Supreme Court

Breaking: Sandoval Out?

Featured image Reuters is reporting in the last few minutes that Nevada Governor Brian Sandoval has asked that his name be withdrawn from consideration for the Supreme Court. Here’s the tweet: »

SCOTUS Grand Strategy

Featured image I see that John has beat me to this story, but here’s my two cents on it as well: The news wires today are buzzing with the trial balloon of Nevada’s moderate Republican Governor Brian Sandoval as a possible Obama nominee to the Supreme Court. I believe it is a head fake, but it is worth starting out at face value. On the surface, the idea is plausible. You would »

Sandoval: The Silliest Trial Balloon Ever?

Featured image Today, numerous news sites reported breathlessly that President Obama is considering nominating Brian Sandoval, the Governor of Nevada–a Republican!–to the Supreme Court. The Washington Post led the charge: The White House is considering picking the Republican governor from Nevada to fill the current vacancy on the Supreme Court, scrambling political calculations… Political calculation is the only thing going on here. …in what is expected to be a contentious confirmation battle »

Biden’s 1992 advice: Don’t nominate Supreme Court Justice in election year

Featured image Speaking on the Senate floor in 1992, Joe Biden stated that if a Supreme Court vacancy were to arise while the “political season [i.e., the presidential campaign] is underway,” President George H.W. Bush should follow the “practice of the majority of his predecessors” and not nominate anyone to the vacancy until after the election. Biden added that that if President Bush were to ignore that advice, the Senate Judiciary Committee »

“Confirmation” bias

Featured image We have observed before that the American left never gives up. That’s admirable when it comes to matters of principle and policy. Here, conservatives also fight hard, though they probably could take a page or two from the left’s playbook. But when it comes to he-said-she-said type factual disputes about personalities or events — was Alger Hiss a Russian agent; did Clarence Thomas harass Anita Hill; did Dan Rather and »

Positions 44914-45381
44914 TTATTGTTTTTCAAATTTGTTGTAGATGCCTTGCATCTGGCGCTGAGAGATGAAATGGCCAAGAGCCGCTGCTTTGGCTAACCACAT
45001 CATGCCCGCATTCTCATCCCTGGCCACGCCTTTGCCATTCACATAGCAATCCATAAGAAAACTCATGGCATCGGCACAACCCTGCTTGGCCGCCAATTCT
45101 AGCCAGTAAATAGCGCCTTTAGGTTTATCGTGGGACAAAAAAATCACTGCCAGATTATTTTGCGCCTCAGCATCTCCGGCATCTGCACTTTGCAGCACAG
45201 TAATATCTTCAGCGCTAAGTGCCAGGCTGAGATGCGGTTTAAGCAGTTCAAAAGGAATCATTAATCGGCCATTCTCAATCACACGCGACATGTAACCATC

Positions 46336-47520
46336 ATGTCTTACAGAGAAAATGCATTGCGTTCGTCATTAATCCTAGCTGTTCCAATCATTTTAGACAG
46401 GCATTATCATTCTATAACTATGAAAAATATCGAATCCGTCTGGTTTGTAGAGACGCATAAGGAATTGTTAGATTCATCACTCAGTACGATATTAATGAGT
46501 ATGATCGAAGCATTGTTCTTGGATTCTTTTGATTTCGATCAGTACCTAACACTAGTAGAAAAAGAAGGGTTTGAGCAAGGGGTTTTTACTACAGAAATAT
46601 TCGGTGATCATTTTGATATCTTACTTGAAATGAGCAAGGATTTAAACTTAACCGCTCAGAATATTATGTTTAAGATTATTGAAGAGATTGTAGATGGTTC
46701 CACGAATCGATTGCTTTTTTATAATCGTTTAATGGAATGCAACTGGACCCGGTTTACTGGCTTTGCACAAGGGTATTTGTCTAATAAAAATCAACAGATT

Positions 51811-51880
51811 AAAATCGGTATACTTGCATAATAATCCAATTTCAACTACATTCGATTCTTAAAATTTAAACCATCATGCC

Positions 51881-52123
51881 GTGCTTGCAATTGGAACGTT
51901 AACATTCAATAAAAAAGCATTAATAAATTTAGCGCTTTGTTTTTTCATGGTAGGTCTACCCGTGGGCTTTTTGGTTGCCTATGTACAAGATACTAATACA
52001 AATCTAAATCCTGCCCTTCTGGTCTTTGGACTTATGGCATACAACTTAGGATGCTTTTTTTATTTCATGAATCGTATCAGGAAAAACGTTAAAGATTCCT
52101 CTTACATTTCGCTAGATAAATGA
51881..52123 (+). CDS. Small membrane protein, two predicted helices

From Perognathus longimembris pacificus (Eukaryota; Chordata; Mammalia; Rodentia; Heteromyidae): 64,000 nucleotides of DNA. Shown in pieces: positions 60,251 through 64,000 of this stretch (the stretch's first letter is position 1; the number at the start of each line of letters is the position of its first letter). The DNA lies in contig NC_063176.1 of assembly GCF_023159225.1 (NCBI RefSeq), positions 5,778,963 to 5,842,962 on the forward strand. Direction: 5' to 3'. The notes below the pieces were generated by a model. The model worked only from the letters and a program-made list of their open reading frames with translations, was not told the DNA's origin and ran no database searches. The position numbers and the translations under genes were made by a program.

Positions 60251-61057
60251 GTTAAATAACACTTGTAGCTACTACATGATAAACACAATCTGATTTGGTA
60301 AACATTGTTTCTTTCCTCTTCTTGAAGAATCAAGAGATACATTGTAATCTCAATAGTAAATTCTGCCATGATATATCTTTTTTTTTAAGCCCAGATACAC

The Times Does Supreme Court History

Featured image On Wednesday, the New York Times published an article on the impending nomination of a replacement for Justice Scalia headlined Should Obama Pick Nominee? Your Answer May Depend on How Much History You Know. The point of the piece was to suggest that better-informed people–those who know the most about history!–want the choice of the next justice to be President Obama’s. No surprise there. What’s funny about this is that »

Obama’s phony regret

Featured image More than 3,500 days after the fact, President Obama claims he regrets filibustering the nomination of Justice Alito to the Supreme Court. To be more precise, White House press secretary Josh Ernest makes this claim on Obama’s behalf. Obama himself has made no such public statement. Instead, as Scott notes, he has tried to talk his way out of the obvious contradiction between his filibuster of Altio and his insistence »

Confirmation Bias, NY Times Style

Featured image I haven’t read the New York Times editorials on the Scalia succession, and I’m not going to unless they pop up on my screen by accident. But I did happen to stumble across their 1987 editorial on why the Senate was correct to reject Robert Bork, and one of the reasons was that. . . well, take in this paragraph for yourself, but not with a mouthful of milk or »

Obama’s shinola

Featured image Jeff Mason covers the White House for Reuters. At Obama’s press conference in Rancho Mirage, California yesterday, Mason asked Obama an obvious question (video below). The White House has posted the transcript of the press conference here and here. In the video excerpt below, Mason asks Obama how he squares his recent lecture on the Senate’s constitutional duty yada yada regarding the replacement of Justice Scalia with his own support »